Each trainee is given a starter kit of insects or eggs, feed, and a 3-foot-wide, cylindrical, concrete tank. "A cricket farm looks something like a sewer pipe laid on its side," Durst said. Cardboard egg cartons are placed inside to provide nooks for nesting and crawling; trays of wet cloth provide moisture. Tiny cricket eggs are placed inside, and once they hatch, the young crickets are fed either chicken mash or weeds and grass. Plastic tape and nets help keep them inside.
"If all goes well, they're ready to harvest in about 45 days," Durst said. A single family can run the whole operation as a sideline project. Palm weevils and mealworms are raised in similar ways, while weaver ants are bred in forests or fruit orchards since they pose little threat to crops.
By the end of the two-year project, the FAO plans to train as many as 250 farmers and about 60 teenage vocational school students, who are studying an adapted version of the workshop over the course of a semester, said Serge Verniau, the FAO representative in Laos leading the program on the ground.
The New Normal
The FAO also plans to use all the information being gathered to promote entomophagy to governments and nongovernmental organizations. A database of 1,700 species of edible insects, with information about nutrition, safety, and harvesting and breeding techniques will go online for public use in the next few months. And in March, representatives from the governments of Mongolia, Cambodia, Vietnam and the Philippines, as well as several development organizations, gathered in Laos over a lunch of lemon grass pork satay with crickets and bamboo worm sushi rolls to learn how to replicate the insect farming program elsewhere. Western governments are starting to get involved. The Dutch Ministry of Agriculture recently allocated $1 million toward researching the potential for edible insects there.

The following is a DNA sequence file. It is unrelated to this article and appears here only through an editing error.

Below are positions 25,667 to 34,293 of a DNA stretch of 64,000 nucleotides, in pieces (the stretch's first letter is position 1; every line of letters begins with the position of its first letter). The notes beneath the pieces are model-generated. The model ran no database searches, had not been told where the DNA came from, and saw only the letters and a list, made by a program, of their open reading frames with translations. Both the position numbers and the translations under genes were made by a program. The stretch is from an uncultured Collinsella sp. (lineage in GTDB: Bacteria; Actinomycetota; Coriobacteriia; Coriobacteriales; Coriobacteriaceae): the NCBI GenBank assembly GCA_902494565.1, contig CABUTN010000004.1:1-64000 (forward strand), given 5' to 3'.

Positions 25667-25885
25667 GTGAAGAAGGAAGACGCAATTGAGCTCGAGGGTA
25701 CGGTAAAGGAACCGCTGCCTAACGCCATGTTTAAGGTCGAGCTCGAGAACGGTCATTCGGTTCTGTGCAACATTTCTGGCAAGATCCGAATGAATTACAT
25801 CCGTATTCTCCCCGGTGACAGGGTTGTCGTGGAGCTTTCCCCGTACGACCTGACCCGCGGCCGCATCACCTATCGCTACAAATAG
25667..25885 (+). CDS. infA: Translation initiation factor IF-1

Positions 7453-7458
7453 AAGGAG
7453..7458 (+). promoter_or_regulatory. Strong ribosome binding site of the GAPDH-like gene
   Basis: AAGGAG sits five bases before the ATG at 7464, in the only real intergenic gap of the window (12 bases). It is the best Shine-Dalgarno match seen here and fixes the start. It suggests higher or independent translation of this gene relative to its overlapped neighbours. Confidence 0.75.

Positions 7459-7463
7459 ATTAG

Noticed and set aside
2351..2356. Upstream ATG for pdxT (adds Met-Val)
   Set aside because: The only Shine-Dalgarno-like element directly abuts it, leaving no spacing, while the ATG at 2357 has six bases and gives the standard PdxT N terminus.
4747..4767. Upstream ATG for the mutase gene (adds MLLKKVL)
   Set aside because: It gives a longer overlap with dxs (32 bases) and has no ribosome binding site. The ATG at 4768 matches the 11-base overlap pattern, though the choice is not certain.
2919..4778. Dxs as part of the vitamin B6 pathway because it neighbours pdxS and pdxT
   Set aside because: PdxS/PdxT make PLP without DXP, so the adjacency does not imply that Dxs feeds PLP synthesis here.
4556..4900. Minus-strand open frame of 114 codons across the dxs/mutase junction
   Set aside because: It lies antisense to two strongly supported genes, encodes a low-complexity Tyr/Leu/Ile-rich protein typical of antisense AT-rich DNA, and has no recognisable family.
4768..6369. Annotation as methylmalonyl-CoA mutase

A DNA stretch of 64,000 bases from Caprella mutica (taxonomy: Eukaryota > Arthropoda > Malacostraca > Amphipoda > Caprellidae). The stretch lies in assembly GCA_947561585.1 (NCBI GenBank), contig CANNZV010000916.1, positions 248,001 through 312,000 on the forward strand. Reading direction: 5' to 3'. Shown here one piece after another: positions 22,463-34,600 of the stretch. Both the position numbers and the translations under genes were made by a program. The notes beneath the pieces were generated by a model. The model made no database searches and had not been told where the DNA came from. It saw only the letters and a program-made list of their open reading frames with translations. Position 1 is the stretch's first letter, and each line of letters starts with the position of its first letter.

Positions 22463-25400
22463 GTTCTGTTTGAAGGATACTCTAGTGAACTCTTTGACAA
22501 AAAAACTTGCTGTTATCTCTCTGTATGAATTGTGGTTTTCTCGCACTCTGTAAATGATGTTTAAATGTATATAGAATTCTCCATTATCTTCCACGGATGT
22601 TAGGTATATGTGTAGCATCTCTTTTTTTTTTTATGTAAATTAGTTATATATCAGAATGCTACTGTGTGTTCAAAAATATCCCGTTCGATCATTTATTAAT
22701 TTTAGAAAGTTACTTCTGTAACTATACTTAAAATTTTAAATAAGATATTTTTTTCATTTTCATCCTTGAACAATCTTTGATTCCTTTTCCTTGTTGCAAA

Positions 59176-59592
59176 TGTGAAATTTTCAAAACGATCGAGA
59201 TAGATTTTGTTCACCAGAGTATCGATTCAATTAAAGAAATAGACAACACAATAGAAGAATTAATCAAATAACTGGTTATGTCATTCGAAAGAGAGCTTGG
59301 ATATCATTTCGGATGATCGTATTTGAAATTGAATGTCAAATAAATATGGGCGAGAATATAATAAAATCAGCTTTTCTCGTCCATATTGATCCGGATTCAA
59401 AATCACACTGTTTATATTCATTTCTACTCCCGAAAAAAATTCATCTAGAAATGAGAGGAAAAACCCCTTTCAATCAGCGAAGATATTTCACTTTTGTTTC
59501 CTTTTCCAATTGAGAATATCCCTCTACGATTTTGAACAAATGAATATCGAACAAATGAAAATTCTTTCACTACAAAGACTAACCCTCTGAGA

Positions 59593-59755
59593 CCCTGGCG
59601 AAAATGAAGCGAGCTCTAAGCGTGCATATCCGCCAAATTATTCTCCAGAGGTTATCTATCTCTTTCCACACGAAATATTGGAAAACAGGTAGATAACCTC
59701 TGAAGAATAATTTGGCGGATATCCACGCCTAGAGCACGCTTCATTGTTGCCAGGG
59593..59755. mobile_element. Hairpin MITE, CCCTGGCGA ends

|Volunteer judges from the audience sample the exotic fare at the Bug Chef Cook-Off in Los Angeles in May. Chefs David George Gordon, Zack Lemann, Daniella Martin and David Gracer all whipped up their favorites to wow the crowd. (photo by Shea Walsh / The Associated Press)|
Back in my kitchen, after I managed to herd the crickets back into the colander, I washed them and froze them, which made working with them dramatically easier. While I was removing their legs and wings, Alice, my 3-year-old wandered in, peered into my bowl of bugs, and asked, "Can I crunch one?" A-ha, so the cultural conditioning theory holds water. "Of course you can," I told her. "Just wait until I cook them."